"The Perchtenlauf in Kirchseeon (Bavaria) is a local version of the "Perchtenlaufen", which is also carried out in other places in winter. In Kirchseeon, the Perchten are considered lucky charms who travel around the respective communities and ring in the New Year. The Kirchseeoner Perchtenlauf is performed within the community of Kirchseeon, during which the Perchten parade on Thursdays, Saturdays and Sundays in Advent and on Perchten Night from January 5th to 6th to ring in the New Year. Kirchseeoner Perchten are considered to bring good luck because their rituals symbolically banish the spirits of darkness and awaken the spirits of new beginnings."

4. Schwalm whitework (Hesse embroidery)

"Schwalm whitework is a traditional craft technique that is practiced in the Schwalm region in Hesse and beyond and is made up of a combination of different techniques. In Schwalm whitework, various motifs are embroidered on tightly woven linen using white thread. It is made up of a combination of different techniques, including surface, openwork and cutout embroidery. Many different motifs of stylized shapes such as hearts, tulips, baskets, circles and birds are arranged into contour patterns. The spaces between the motifs are densely filled with tendrils, small leaves and flowers. Constantly new contour patterns, the huge selection of extremely diverse surface filling patterns and the wide range of different edge designs offer unlimited design possibilities."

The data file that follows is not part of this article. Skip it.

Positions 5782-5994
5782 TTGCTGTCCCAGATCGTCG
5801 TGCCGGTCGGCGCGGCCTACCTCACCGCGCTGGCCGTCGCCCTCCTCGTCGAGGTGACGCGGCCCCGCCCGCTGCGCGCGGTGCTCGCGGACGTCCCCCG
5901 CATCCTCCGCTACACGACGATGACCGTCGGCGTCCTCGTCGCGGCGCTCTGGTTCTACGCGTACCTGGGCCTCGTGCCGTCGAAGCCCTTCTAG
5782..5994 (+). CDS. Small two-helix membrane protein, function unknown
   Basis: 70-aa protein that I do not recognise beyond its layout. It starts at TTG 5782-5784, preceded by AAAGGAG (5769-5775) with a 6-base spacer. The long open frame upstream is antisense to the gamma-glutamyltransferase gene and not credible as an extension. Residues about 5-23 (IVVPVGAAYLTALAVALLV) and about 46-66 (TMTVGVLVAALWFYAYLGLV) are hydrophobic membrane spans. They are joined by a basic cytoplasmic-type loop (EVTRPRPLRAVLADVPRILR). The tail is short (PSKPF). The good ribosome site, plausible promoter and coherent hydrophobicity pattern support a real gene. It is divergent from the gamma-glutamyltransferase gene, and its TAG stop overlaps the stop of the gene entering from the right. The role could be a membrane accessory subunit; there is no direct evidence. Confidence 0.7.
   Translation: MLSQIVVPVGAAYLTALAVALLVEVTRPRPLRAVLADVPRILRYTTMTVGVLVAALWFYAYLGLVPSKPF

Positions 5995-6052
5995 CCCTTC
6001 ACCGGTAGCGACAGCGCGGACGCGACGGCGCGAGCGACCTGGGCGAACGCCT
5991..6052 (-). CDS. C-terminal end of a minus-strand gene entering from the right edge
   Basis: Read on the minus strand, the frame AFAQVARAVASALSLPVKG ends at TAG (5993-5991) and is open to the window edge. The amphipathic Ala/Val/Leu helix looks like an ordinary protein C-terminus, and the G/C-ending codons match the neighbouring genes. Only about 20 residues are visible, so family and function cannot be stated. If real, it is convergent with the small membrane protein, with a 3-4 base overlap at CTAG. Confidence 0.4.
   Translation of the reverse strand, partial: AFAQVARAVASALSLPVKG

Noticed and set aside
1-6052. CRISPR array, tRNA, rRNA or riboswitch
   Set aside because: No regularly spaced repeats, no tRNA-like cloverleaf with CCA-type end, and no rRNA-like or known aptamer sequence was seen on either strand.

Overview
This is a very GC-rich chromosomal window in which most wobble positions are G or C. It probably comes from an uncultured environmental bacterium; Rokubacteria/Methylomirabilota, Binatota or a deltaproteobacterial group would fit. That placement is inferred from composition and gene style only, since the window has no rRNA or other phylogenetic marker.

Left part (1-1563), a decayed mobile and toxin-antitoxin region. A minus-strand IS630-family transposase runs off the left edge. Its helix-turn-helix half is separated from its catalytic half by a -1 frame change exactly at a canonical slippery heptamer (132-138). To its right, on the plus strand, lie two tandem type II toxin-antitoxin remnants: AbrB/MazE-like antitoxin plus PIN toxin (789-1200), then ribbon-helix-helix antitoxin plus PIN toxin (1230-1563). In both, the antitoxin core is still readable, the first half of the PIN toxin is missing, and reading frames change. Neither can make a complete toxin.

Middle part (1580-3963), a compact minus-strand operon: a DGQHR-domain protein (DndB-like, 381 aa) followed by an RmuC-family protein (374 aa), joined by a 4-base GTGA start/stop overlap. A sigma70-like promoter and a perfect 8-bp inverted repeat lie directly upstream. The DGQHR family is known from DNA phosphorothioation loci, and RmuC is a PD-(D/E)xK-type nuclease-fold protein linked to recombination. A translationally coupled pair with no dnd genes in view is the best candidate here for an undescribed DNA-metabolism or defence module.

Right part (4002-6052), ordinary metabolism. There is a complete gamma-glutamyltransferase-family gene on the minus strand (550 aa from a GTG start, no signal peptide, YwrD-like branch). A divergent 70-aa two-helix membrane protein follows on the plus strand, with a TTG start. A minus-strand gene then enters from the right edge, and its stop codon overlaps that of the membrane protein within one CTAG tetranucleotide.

5. Techno culture in Berlin

"Technoculture is a subculture surrounding the music style techno, a form of electronic dance music that has shaped large parts of the city of Berlin since the mid to late 1980s. The core of techno culture is the music and the associated dance events."

"Techno is based on various musical developments. In addition to music, techno culture also includes fashion and events such as raves, i.e. dance events with electronic music. Musically, techno is characterized by electronic tones that are strung together in a rhythmic, monotonous structure. What is characteristic is the very large modulation capability and range of frequencies. DJs lead from one piece to the next through synchronized transitions, the so-called "mix."

6. Viez